In terms of contextualization, I write from experiences gained in a specific context, namely, as mentioned, an urban context in South Africa, specifically in Gauteng, and even more specifically, in Pretoria and Alberton. I focus on destitution in South Africa, while continuously reflecting on my experiences in a specific context. I also write from the perspective of a church-based organization/s striving to address a very real need in a broken world. This context had and still has a major effect on my beliefs, perspectives and approaches, as reflected in the writing of this thesis.
6.3Using the praxis cycle
The “Praxis Cycle”, as a way of doing contextual theological research, utilizes four phases in its method, namely:
Insertion takes place by means of personal experiences during my work experience in Estcourt, Popup, and currently Alberton, over a combined period of 10 years, as well as interviews with destitute people. It therefore stands to reason that insertion includes my own interpretations of matters regarding destitution, based on personal experience and reflection.
My personal interest and concern regarding destitution increased when I was confronted with the problem of destitution in a rural congregation in Estcourt a number of years ago. Thereafter I became involved in Popup, an “upliftment” project operating in the City of Tshwane, in a full-time capacity. I was specifically involved in the daily counselling and development of destitute people. The project housed up to 150 destitute people at any given time.
From there I moved to Alberton, where I became involved in a non-denominational church called Alberton Lewensentrum. Part of my current job description centres on community outreach and welfare. In working with destitute people over the years, many of their questions became mine, and my desire to discover practical, holistic and missiologically sound answers to their plight has grown.
The problem of destitution is a complex problem caused by many varied and dynamically interactive factors. Analyzing the problem includes defining the internal and external factors contributing to destitution. Therefore I indicate the dynamic systemic interaction between different factors contributing to destitution. Specific focus is accorded to the South African political and economic context. From this analysis a model of holistic care is developed in order to address the problem of destitution.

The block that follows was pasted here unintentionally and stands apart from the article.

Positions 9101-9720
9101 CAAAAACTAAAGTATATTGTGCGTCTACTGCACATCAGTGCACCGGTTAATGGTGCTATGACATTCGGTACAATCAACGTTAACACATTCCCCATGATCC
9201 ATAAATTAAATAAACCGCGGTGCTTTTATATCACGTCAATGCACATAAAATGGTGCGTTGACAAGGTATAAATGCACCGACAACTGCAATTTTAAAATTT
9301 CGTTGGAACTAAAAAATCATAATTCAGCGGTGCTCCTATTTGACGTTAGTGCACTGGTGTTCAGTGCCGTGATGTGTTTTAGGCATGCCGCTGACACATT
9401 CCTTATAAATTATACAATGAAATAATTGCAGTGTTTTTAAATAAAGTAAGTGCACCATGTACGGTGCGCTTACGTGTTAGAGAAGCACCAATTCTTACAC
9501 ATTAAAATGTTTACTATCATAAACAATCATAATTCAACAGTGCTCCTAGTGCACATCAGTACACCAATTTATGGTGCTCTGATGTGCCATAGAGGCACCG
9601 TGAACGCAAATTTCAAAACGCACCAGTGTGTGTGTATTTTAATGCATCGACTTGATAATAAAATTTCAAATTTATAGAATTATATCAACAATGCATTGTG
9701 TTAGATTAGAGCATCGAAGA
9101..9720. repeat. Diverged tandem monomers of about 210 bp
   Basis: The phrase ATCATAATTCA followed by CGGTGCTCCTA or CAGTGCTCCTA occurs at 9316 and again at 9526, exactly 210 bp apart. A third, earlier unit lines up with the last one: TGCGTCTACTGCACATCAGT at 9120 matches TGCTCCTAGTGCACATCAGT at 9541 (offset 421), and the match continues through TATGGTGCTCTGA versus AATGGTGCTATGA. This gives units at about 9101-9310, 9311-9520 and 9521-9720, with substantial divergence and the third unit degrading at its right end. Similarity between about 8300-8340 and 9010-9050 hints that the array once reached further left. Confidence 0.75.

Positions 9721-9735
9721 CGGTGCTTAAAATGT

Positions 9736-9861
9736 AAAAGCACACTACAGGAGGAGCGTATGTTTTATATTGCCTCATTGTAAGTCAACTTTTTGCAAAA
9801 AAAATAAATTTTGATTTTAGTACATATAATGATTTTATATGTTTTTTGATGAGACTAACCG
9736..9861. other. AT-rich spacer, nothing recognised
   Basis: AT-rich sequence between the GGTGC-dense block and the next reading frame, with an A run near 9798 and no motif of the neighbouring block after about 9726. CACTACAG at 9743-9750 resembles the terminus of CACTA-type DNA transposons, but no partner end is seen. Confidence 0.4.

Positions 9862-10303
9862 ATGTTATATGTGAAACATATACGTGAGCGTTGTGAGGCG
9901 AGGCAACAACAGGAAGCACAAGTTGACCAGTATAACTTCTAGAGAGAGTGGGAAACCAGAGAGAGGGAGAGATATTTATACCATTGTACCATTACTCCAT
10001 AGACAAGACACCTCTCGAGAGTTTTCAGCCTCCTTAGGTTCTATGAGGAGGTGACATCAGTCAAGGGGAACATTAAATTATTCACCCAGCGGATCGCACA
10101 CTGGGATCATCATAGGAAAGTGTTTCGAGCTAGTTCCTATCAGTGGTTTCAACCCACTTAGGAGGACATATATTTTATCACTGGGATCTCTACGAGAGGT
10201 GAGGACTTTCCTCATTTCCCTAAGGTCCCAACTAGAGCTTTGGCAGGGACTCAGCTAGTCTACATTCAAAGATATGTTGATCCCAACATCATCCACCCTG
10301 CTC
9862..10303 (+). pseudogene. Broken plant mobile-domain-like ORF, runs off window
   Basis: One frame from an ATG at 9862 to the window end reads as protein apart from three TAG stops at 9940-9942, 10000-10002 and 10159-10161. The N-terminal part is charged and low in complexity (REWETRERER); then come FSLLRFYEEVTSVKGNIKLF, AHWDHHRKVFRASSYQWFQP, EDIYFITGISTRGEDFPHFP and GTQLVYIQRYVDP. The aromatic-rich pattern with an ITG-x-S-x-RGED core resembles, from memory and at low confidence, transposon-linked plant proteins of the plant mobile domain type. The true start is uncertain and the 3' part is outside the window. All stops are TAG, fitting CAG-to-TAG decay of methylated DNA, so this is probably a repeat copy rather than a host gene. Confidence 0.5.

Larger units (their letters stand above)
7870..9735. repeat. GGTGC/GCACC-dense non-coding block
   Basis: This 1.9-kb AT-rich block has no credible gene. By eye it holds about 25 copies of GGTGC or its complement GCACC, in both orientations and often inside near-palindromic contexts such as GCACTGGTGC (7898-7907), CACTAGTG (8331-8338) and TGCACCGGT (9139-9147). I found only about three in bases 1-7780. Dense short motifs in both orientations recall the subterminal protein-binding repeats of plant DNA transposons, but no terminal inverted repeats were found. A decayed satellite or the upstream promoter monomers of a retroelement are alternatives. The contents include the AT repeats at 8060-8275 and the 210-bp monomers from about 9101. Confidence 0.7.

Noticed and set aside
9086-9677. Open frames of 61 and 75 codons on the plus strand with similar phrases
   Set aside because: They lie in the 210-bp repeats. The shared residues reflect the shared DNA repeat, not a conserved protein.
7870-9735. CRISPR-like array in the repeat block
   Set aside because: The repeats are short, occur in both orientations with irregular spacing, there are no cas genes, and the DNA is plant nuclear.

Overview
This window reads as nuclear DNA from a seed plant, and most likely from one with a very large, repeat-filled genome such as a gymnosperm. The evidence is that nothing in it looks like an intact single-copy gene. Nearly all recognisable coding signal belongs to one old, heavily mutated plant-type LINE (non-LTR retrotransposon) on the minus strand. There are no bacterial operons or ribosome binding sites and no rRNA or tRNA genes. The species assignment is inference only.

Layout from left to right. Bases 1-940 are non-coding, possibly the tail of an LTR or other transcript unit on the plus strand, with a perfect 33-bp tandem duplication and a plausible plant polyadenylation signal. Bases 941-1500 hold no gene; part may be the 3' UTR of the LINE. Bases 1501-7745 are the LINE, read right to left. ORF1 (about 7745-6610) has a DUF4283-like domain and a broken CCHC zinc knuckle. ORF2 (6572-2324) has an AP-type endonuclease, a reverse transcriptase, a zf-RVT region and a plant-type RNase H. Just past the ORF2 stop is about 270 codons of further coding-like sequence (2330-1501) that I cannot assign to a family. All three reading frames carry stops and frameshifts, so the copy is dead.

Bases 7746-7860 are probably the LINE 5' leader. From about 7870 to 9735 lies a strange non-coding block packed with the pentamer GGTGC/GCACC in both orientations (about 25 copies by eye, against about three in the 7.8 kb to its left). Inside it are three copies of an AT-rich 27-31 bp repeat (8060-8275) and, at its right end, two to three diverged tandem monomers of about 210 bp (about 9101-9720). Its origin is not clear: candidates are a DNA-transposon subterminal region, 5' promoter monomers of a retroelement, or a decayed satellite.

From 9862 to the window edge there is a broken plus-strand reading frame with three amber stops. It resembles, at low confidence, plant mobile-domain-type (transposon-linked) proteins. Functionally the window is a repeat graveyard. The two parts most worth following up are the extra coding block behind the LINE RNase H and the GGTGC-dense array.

In developing a model of care for church-based organizations, I reflect in a multidisciplinary way in the light of my missiological focus, aiming to explore the reasons for destitution, and possibilities for successful intervention. I develop a theology of missions to the destitute. SHALOM is explored as the missiological aim of intervention with the destitute.
I employ literature studies, interviews and personal experiences in order to reflect on helping the destitute. I do this in a multi-disciplinary way, incorporating insights from various related fields of study into the reflection.
6.3.4Planning (Pastoral planning for action)
In planning for action, I develop a comprehensive and holistic model of care intended for use primarily by CBO’s in helping the destitute. This model is unpacked in three major movements, namely prevention, treatment and aftercare. In describing the given model, I explore practical suggestions as solutions to the problems surrounding destitution. The model is developed with dynamic application in mind: different CBO’s should be able to apply this model in a specific way in their specific context. In the final chapter the different aspects of the model are brought together in a way that makes it possible to apply the model to different contexts.
6.4An interdisciplinary study
Following a very strong contextual missiological starting point facilitated by the use of the Praxis Cycle, it must also be said that any kind of intervention that promotes empowering the destitute, even interventions traditionally associated with other disciplines, fits into my framework of helping the destitute. Therefore this study is interdisciplinary, in the sense employed earlier.
I use insights from social sciences, sociology, psychology, public theology, pastoral therapy, occupational therapy, social welfare, missiology, project management, psychiatry, medical and health science and practical theology in doing this research.
The question can be posed, “Why is this a missiological study, and not a practical theology study?” The answer is simple, and personal. I believe that this study fits best in the field of missiology, even though it makes use of many insights from the field of practical theology especially. Personally, I view interventions that help the poor as the continuing of the Missio Dei (as stated above); therefore my study may be described as missiological.
I also believe that academic disciplines, and especially the theological ones, do not stand alone, but overlap and interact, as is clearly the case with missiology, practical theology and other fields in this thesis.
And lastly, IUM (the Institute of Urban Mission) was the institution where I found a personal home and place of reflection towards helping the destitute; therefore it logically follows that I would choose to place my study where I feel more at home, namely with a missiological institution.
The theme was developed with a specific aim in mind; therefore it is necessary to reflect clearly on what I mean by every word in the theme. To accomplish this, I look at each word as it is currently understood in the English language, adding to this my own perspectives and understanding, while also drawing on a Biblical understanding of certain words and concepts where necessary.
The sub theme (A Contextual Missiological Study), needs to be explained first, since it creates the background for the rest of the theme.